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HANDOUT 1: Planning the Worship Service

Plan a worship service that inspires participants and allows them to bear witness to one another's commitments to take on the work of building antiracist, anti-oppressive, multicultural communities and groups in all areas of your lives. Use the questions and template below as a guide.

I. QUESTIONS FOR REFLECTION

  • What stories do you wish to tell as individuals? As a group?
  • What practices did you use or create during Building the World We Dream About that helped you learn and grow? How could you incorporate those methods into your worship?
  • What music, readings, film, poetry, etc. inspired you over the course of the workshops?
  • Have you written journal entries that exemplify your journey?
  • What wisdom or strategies do you want to share?
  • How has your journey transformed how you think about yourself? The groups and communities of which you are a part?
  • What new commitments are required as a result of what you have learned?

II. SUGGESTED ORDER OF WORSHIP

OPENING READING

In my vision of a Beloved Community, I see a dazzling, light-filled, breathtakingly beautiful mosaic, a gigantic, all-encompassing mosaic, where each of us can see, can really see, and deeply appreciate each piece. We know that each piece is of immeasurable value. We know that each piece is part of a larger whole, a larger whole that would not be whole, indeed would not BE, without each piece shining through, and being seen and appreciated as its unique self. — Marla Scharf, First Unitarian Church of San Jose, California

OPENING HYMN

Choose a hymn that speaks to the journey you have undertaken and will continue. Possibilities in Singing the Living Tradition include "I'm On My Way" (Hymn 116) and "Guide My Feet" (Hymn 348).

EXPRESSIONS OF OUR EXPERIENCE

Choose three or four people to share a two- or three-minute reflection on their experience.

MOMENT OF SILENT REFLECTION

HYMN

Choose a hymn that acknowledges how challenging this work has been and will be and expresses a promise to continue—a quieter, more meditative hymn, such as "Spirit of Life" (Hymn 123) or "There Is More Love Somewhere" (Hymn 95).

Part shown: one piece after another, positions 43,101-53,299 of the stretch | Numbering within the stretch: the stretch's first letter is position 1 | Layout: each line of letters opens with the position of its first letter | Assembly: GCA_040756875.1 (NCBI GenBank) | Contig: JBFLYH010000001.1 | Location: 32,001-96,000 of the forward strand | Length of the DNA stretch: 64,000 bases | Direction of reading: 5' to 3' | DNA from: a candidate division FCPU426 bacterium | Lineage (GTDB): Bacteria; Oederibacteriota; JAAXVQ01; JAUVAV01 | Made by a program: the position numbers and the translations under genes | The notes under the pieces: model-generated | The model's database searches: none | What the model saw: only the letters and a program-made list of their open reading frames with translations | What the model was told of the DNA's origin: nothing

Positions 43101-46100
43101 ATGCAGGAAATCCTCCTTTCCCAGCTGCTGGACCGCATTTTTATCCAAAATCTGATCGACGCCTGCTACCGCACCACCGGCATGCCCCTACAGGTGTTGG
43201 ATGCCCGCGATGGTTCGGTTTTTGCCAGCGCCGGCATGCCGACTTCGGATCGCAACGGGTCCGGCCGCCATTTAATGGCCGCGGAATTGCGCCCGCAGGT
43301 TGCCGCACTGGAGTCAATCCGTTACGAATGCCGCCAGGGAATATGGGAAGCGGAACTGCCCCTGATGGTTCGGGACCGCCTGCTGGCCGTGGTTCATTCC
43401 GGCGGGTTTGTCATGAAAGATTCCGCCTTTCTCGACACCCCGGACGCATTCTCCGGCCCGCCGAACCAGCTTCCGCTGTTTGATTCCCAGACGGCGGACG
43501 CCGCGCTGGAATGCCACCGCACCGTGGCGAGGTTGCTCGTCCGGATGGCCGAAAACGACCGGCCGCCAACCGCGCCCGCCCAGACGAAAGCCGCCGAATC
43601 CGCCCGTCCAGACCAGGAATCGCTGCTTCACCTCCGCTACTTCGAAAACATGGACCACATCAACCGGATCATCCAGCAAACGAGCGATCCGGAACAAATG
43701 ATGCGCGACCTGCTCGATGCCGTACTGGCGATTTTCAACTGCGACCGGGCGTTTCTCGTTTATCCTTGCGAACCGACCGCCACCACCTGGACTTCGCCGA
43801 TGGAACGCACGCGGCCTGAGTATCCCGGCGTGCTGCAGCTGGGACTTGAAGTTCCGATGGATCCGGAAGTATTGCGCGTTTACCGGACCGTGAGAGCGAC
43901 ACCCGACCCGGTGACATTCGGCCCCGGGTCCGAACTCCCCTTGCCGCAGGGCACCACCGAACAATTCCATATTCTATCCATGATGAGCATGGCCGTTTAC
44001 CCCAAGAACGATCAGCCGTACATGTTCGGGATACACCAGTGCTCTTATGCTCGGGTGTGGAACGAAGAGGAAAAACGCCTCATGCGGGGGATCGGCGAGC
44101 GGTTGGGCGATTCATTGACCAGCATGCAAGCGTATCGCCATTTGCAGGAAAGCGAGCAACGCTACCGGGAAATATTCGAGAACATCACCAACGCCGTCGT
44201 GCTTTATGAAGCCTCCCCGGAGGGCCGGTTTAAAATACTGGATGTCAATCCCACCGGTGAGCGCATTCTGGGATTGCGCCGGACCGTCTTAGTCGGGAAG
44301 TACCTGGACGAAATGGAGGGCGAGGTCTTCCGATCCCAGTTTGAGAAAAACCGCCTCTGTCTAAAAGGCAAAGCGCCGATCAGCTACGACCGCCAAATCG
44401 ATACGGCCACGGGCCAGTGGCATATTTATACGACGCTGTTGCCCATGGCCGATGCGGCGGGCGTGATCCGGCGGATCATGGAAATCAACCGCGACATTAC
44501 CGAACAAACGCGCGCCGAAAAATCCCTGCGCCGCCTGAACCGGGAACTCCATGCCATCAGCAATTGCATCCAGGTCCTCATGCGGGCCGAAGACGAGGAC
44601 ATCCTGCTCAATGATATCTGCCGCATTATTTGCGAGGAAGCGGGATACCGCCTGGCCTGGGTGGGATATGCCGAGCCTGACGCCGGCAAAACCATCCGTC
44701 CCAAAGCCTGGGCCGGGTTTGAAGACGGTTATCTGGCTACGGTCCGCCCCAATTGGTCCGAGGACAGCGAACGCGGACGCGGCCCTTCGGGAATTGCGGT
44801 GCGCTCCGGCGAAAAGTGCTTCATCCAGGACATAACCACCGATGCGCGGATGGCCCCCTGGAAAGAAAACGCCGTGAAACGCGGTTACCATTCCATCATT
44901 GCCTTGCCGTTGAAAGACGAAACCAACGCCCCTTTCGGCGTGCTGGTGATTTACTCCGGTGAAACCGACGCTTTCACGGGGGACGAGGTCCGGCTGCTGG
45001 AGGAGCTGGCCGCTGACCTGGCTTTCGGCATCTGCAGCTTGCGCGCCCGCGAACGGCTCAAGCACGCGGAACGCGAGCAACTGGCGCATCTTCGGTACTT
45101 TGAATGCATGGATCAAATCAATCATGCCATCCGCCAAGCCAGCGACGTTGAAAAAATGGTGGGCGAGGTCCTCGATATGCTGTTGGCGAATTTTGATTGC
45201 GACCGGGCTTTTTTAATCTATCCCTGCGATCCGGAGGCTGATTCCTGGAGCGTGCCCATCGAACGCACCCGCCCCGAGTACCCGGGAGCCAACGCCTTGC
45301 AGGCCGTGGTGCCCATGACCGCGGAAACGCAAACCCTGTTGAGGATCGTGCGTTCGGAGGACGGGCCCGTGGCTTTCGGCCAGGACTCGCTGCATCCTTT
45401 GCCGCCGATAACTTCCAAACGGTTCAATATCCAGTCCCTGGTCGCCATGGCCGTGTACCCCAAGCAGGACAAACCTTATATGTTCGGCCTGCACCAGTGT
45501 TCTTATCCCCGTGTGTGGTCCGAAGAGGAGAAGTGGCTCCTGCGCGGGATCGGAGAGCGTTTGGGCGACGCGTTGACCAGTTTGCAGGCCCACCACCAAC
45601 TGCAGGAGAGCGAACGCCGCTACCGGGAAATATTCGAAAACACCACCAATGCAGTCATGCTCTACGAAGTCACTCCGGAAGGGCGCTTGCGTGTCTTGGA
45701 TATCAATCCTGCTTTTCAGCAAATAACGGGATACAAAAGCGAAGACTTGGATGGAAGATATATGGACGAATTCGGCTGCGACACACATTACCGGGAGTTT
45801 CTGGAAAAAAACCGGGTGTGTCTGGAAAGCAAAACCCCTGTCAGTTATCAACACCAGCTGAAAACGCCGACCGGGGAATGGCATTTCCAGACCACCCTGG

EXPRESSIONS OF OUR EXPERIENCE

Choose three or four people to share a two- or three-minute reflection on their experience.

MOMENT OF SILENT REFLECTION

HYMN

Choose a hymn that speaks to how joyful and soul-enriching this work has been and will be. Possibilities in Singing the Living Tradition include "For All That Is Our Life" (Hymn 128) and "I've Got Peace Like a River" (Hymn 100).

EXPRESSIONS OF OUR EXPERIENCE

Choose three or four people to share a two- or three-minute reflection on their experience.

MOMENT OF SILENT REFLECTION

COMMITMENTS

Invite participants, as they are moved, to give voice to a commitment they make to continue this work and to light a candle.

CLOSING HYMN

Choose an upbeat hymn that expresses hope, such as "We'll Build a Land" (Hymn 121; consider using the alternate words to the chorus from Workshop 5, Handout 5), "Love Will Guide Us" (Hymn 131), or "One More Step" (Hymn 168; consider replacing the word "step" with "move" to fully include people with mobility limitations).

CLOSING WORDS

If you are who you were,

and if the person next to you is who he or she was,

if none of us has changed

since the day we came in here—

we have failed.

The purpose of this community—

of any church, temple, zendo, mosque—

is to help its people grow.

We do this through encounters with the unknown—in ourselves,

in one another,

in "The Other"—whoever that might be for us,

however hard that might be—

because these encounters have many gifts to offer.

So may you go forth from here this morning [afternoon, evening]

not who you were,

but who you could be.

So may we all. — by Erik Walker Wikstrom (used with permission)

For more information contact web @ uua.org.

This work is made possible by the generosity of individual donors and congregations. Please consider making a donation today.

Last updated on Wednesday, July 25, 2012.

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